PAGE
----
The Holidays are Approaching….Need Tips on Coping?
Tis the season of great joy, happiness, perfect family togetherness,…..not always!
The holidays are quickly approaching and for parents of young children this season can be wonderful, but also full of challenges. If you are looking for the perfect holiday experiences, you are destined to be disappointed. You can have a wonderful season with family friends, and sanity if you start with your expectations. Most disappointment starts with expectations that are unrealistic. The reality of most houses is that the turkey may be over done, the children have spilled on their outfits, the tree is leaning a bit and the gifts may be wrapped with duct tape! The truth is that the holidays are all about the relationships, not the details. That is a big statement from me, because I can certainly get caught up in the details! If parents are stressed, who else becomes stressed??? Your children…
Let’s look at some tips for decreasing your stress and helping you and your child enjoy this wonderful time of year.
- Holidays can be very difficult for a child especially if they tend to get over stimulated like infants and toddlers. Provide quiet “touch time” with your child each day, and remove stimulation if your child becomes very fussy or clingy. Try to plan just one major activity a day.
- Know your child’s developmental level–handling excitement and managing disappointment are sophisticated skills for children under age 8. Know that socially unacceptable behavior may occur!
- Think about how you handle stress in general and holiday stress in particular. Children observe our behavior and learn from what they observe. Model good coping skills for your children.
- Encourage thinking of others and our many blessings. Talk about the gifts and blessings that your family enjoys and the importance of sharing with those less fortunate. Removing some of the “I want” and replacing it with “I am thankful for…” can reduce stress.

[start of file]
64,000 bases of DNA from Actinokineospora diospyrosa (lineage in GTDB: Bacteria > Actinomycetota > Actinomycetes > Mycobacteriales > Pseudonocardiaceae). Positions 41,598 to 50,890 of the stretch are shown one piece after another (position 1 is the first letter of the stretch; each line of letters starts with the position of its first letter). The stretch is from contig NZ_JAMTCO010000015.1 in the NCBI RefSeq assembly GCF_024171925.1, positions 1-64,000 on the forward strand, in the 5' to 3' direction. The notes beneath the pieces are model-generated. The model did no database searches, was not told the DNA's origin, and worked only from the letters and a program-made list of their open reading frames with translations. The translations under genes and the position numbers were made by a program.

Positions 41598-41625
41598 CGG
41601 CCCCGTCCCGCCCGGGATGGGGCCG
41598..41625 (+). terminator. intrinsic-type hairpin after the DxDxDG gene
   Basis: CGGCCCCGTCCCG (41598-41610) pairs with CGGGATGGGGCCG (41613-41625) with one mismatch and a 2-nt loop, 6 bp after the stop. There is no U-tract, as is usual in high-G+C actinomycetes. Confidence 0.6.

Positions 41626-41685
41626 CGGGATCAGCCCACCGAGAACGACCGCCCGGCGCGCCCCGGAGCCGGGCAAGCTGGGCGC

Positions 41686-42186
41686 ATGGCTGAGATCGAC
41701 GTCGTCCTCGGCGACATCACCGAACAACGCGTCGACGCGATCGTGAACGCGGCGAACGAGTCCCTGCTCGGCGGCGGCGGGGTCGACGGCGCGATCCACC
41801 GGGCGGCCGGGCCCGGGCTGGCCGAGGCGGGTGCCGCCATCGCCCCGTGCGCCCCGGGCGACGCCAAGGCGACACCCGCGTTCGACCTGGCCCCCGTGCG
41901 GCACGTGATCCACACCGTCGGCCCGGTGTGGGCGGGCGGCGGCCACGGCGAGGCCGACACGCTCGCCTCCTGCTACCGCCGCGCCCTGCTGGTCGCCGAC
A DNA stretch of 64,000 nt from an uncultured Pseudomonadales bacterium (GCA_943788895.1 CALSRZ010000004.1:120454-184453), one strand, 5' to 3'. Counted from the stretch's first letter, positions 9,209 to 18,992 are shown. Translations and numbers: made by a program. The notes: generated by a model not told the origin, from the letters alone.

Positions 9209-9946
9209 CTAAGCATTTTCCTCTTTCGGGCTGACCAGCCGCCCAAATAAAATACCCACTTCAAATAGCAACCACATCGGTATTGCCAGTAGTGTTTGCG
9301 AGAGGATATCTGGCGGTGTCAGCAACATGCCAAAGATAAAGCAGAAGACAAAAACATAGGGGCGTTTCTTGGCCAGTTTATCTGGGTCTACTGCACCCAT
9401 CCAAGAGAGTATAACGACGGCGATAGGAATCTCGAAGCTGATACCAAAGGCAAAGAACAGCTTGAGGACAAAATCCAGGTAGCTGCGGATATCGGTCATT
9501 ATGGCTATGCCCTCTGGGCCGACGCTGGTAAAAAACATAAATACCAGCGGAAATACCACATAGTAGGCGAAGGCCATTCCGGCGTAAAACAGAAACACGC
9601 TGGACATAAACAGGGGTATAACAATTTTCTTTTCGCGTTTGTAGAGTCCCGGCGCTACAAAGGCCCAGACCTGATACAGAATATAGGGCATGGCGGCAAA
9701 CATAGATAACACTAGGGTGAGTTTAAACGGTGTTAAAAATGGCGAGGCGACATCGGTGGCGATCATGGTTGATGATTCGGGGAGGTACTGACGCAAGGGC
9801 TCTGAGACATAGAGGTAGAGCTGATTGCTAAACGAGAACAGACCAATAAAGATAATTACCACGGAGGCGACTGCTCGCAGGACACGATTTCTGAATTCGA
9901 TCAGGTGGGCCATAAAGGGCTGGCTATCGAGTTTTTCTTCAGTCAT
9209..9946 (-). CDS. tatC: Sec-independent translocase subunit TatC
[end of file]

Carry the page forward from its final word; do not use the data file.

- Provide structure and routine. Children behave better, sleep better, and are less fussy when there is routine. That doesn’t mean that you have to stick to your every day routine, but make sure you are planning for nap time and planning for quiet times. Be your child’s advocate, when your child needs down time, insist.
- When visiting family and friends, there may be many new faces for your child. Introduce unfamiliar people slowly. Hold your child as they get to know others. Do not let your baby be passed around among many new people. Stay where your child can see your familiar face. Your child may be happy being held by others if he or she can see you.
- When spending the night away from home. Try to keep the familiar bedtime ritual used at home. Be sure that you have a safe sleeping area for your child. Bring a pack-n-play or be sure that the crib that is provided is safe. Don’t forget that special “lovey” or book that your child needs to sleep!
- Be careful introducing lots of new foods in your child’s diet and your diet when nursing. Tummy aches can be a problem when there are lots of new foods, but relax; the holidays bring some extra sweets. Teach that cookies and treats are fine in moderation. Allow your child to indulge!
- Set appropriate boundaries and limits. Toddlers need limits in order to feel secure. If you must discipline, be respectful of your child, especially older children. Discipline in private.
- Carve out quiet time with each child. Quiet time in the evening is a must after an active day.
Tips on family gatherings, shopping, Santa visits and more to come…what tips do you have to help families enjoy the holidays?
Take a breath, enjoy the joyful moments of each day, and remember you don’t have to be perfect to be the perfect parent.
- Posted in: Becoming a parent ♦ Childhood safety ♦ Enjoying parenting ♦ Family traditions ♦ Fun activities for kids ♦ Growth and Development ♦ Holiday activities ♦ Holidays and children ♦ Uncategorized
- Tagged: Christmas, discipline, enjoying parenting, family bonding, family memories, health, Holiday stress, Holidays, home, infant, preschooler, school age, stress, teen years, Thanksgiving, Tips for coping, toddler